You could also use this as a dramatic play prop as children pretend to be scientists or magicians – just be sure you take necessary precautions to keep messes within acceptable bounds.
You could also always place them in the sensory table! Just be sure to prepare a lot of jars and pace yourself in bringing them out so that they aren’t all used up in the first two minutes. You could arrange your table with the color jars, basters, vinegar, and a bowl of baking soda with spoons to allow for the children to do more experimenting in between new jars. The children may even start combining the jars, introducing a little color mixing to the activity as well!
Let me know how you us this activity with the children you love and teach!
(Originally posted July 23, 2010.)
Erin @ Small Types says
Love this! Fizzy things are always a big hit with my boys, and the food coloring is a great addition! Thanks!
We do this after I’ve read Epposumandas Saves the Day! (Colleen Salley). An old story about an alligator full of “mean juice”! and a little possum’s birthday! I highly recommend the book! Epossumandas is his mama’s and his auntie’s sweet little Patootie!
Thanks for the recommendation, Debby. I’m always up for a good book!
Teacher Laura Oreamuno. says
I use vinegar and baking soda with red coloring to make our home made pay/dough volcanos do their explotion…! Science Teacher. Saint Anthony School ,San Jose,Costa Rica.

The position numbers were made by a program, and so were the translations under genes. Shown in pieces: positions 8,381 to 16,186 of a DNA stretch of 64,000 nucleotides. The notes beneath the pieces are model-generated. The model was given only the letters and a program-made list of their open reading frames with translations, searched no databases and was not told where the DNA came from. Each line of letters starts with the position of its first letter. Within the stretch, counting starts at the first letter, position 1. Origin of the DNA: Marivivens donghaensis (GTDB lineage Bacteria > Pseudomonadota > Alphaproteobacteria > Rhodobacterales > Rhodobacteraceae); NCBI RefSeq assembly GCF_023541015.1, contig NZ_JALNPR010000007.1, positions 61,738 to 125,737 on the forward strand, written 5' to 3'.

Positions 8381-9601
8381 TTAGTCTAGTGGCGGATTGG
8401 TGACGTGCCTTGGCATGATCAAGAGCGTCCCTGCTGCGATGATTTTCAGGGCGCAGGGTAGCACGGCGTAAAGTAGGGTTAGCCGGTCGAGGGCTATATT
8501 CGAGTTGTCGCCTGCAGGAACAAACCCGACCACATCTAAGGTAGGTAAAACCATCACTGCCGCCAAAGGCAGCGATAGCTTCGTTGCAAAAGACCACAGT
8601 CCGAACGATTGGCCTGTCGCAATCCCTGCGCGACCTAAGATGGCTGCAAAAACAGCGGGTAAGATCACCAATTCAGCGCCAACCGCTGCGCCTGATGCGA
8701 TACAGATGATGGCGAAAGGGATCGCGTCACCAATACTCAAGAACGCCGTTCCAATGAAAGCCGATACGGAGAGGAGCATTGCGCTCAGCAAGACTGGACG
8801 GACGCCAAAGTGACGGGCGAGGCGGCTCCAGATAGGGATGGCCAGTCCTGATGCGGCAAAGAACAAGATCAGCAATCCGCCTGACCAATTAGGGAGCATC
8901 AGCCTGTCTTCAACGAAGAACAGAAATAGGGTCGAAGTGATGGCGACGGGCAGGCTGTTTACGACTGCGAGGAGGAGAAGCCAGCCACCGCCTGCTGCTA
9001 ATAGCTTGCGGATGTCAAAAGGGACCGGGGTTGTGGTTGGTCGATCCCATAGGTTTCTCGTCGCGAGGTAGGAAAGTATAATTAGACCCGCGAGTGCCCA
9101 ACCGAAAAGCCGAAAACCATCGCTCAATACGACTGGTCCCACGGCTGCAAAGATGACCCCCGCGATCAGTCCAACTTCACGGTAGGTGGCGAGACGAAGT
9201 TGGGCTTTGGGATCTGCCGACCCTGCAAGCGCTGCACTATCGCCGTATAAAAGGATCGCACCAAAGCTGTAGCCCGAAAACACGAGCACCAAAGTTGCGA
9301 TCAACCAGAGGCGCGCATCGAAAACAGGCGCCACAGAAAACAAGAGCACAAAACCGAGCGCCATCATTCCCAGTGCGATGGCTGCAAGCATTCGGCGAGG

A timeless classic!
Oh my gosh, what a funny coincidence! Just a couple days ago, I was trying to come up with inspiration for our sensory bin. I found this post (the original one), and we went for it!
It was a hit. It pulled them both out of crabby moods (OK, me too), and into fun and experimentation. I put the jars in a large, shallow sterilite tub on their kiddy table in the kitchen. It worked out perfectly – surprisingly, it didn’t get very messy at all.
Thanks for all the great ideas!
We must be on the same wavelength. Glad to hear it got your kiddos out of a funk. Thanks for reading!
Christie-Childhood 101 says
What a fabulous way of presenting this activity, and I love your tips for incorporating it into chores and other scenarios.
I LOVE this idea, especially the part about using it to choose what’s next. I can only imagine how much easier things could be if she had this to get excited about… I’m thinking; put a little “tag” on the bottom, or a color coded chart? red = clean up your horses, green = clean up your Barbies? just to get her room clean. How FUN! Thanks… I’m always trying to find ways to make things more fun and easier!